PEG insertion

Discuss the contraindications for PEG insertion?

INR>1.5, Platelets <50,000
Severe erosive gastritis or ulcer should be healed before PEG insertion

No longer considered as contraindications

  • Lack of diaphanoscopy (transillumination of the endoscopic light through the abdominal wall) at the puncture area is no longer a contraindication;
  • a negative needle aspiration test (using a syringe containing 5ml saline solution, puncture under continuous aspiration towards the air-filled stomach without prior air aspiration) is safer than an adequate diaphanoscopy
  • Mild- Moderate ascites- Moderate ascites should be drained dry prior to PEG placement. Repeated paracentesis should be performed to keep the peritoneal cavity dry until the PEG tract has healed (usually in 2 weeks). Consider using antibiotics during this period to prevent seeding of the ascitic fluid
  • Ventriculoperitoneal shunt
  • Peritoneal dialysis
  • Crohn’s disease
  • Previous GI surgery (Billroth I or II resection or total gastrectomy)
  • Concomitant administration of immunosuppressant’s.

Discuss PEG insertion?

  • Radiological evidence of pneumoperitoneum may occur in more than 50% of cases; nevertheless, a pneumoperitoneum is not regarded as a complication. Even in cases of pneumoperitoneum and abdominal pain the patients first should be treated conservatively since severe cases are definitely rare and many unnecessary exploratory investigations have been described.
  • It is not necessary to give a single, prophylactic dose of an antibiotic if the patient is already receiving antibiotic therapy.
  • As a general rule it is advisable to use PEG tubes with a large lumen (at least 15 Charrie`re)—even in children—as smaller diameter tubes are associated with higher rates of clogging.
  • Delivery of nutrients via the tube can commence within 1-2h after PEG placement.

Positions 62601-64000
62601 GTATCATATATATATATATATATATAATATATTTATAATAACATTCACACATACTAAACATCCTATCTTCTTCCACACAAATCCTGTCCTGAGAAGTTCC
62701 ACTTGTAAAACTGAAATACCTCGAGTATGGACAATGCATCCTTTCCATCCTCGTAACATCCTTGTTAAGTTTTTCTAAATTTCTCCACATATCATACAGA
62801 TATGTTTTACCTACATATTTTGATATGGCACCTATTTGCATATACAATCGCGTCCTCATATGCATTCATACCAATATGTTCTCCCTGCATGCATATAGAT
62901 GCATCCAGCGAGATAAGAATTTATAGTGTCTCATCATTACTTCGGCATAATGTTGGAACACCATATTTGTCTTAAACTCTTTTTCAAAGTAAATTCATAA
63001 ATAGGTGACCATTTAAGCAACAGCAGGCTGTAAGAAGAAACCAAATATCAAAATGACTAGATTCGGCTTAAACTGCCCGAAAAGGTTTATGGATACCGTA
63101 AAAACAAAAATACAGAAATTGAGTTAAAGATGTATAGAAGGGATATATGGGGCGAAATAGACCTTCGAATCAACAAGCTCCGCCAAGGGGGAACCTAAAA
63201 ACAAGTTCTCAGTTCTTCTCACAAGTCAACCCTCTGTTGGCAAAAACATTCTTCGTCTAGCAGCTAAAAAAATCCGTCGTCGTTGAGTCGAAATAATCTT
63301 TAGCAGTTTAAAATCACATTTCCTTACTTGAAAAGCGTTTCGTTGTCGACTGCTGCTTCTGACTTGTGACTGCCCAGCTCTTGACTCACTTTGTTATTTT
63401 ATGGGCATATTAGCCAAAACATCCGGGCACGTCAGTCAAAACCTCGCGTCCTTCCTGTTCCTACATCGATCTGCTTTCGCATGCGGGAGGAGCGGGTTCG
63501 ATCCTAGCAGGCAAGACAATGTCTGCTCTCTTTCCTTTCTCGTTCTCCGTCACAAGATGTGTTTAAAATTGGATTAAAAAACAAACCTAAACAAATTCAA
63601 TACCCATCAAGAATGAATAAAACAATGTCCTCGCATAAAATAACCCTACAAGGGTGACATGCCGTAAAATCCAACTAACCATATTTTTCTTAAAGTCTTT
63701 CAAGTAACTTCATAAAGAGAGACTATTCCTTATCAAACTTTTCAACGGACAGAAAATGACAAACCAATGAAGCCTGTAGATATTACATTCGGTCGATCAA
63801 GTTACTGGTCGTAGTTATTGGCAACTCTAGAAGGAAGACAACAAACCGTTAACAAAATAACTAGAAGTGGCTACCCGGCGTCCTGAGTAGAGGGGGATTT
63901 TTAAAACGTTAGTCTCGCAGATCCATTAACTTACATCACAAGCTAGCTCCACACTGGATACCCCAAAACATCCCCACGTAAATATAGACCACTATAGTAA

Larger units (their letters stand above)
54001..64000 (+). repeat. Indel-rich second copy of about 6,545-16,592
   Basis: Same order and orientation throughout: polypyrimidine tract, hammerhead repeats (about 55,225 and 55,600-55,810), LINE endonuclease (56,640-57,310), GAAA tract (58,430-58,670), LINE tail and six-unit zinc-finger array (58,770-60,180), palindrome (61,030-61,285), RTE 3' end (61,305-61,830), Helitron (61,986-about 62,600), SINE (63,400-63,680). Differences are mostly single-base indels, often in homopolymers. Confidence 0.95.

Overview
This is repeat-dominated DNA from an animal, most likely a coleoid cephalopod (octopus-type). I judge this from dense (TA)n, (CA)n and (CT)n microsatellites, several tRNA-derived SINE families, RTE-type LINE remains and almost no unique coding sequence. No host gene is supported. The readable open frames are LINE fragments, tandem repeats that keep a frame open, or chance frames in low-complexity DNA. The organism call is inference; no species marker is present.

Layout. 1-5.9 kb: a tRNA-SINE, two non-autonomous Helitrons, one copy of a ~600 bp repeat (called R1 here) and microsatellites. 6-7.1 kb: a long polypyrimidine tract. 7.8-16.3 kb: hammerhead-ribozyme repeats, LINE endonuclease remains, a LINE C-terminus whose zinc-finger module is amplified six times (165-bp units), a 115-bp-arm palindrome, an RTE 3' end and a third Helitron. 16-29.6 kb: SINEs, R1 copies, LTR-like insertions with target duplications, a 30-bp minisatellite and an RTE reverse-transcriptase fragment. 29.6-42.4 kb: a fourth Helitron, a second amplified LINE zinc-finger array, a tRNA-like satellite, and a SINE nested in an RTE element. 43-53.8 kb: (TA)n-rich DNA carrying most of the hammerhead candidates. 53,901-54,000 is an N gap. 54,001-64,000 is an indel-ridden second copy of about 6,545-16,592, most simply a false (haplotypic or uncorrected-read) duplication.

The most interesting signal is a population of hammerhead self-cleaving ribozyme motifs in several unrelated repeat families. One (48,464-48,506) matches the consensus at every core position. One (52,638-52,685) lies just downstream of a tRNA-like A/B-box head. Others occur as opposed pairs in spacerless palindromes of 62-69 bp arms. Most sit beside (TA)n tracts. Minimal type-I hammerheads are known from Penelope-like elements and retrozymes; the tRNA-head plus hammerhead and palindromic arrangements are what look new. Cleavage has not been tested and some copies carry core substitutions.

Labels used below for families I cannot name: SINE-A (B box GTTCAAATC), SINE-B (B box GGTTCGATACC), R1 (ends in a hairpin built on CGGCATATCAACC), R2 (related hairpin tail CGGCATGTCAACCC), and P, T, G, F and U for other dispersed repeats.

Discuss PEG buttons?

  • Indications for PEG buttons:
  • Cosmetic- aesthetically pleasing especially for the ambulatory patient. It lies flat against the stomach, and an external extension set is attached to the tube when administering formula or fluids.
  • Mentally challenged or neurologically impaired patients- button design makes it intrinsically difficult for them to remove it inadvertently
  • The switch from a PEG tube to a button can be made once the original PEG tube has been in place for a minimum of four weeks. Gastrostomy buttons are generally are made of polyurethane or silicone, and have a balloon, mushroom tip or disk to secure them internally.
  • The one-step button (OSB) gastrostomy has been a useful modification of the PEG technique that allows for the initial placement of the button. Use of OSB has not been widespread possibly due to a lack of familiarity with the device and/or a high rate of previously reported complications (especially button migration, leakage and peritonitis). However, since button systems are much more expensive and have to be routinely exchanged approximately every 6 months because of material fatigue, these systems are usually only indicated for cosmetic reasons in socially fully integrated younger patients
  • Currently available OSB
    • Freka Pexact

    • AMT PEG Assist™ Initial Placement Gastrostomy Kit

Discuss PEG tube removal?

  • The standard method of removing percutaneous endoscopic gastrostomy (PEG) tubes is by repeat gastroscopy and retrieval of the internal PEG bumper by the oral route.
  • PEG Tubes can be removed by external traction, if so designed.
  • In adult patients with no risk of distal adhesions or strictures, gastrostomy tubes with rigid internal fixation devices can be removed by cutting them off close to the skin, pushing them into the stomach, and allowing them to pass spontaneously (

Patient can eat immediately after removal of a PEG tube

Pic 1 Corflo bumper
Pic 1 Corflo bumper


  1. ESPEN guidelines
  2. PEG insertion video

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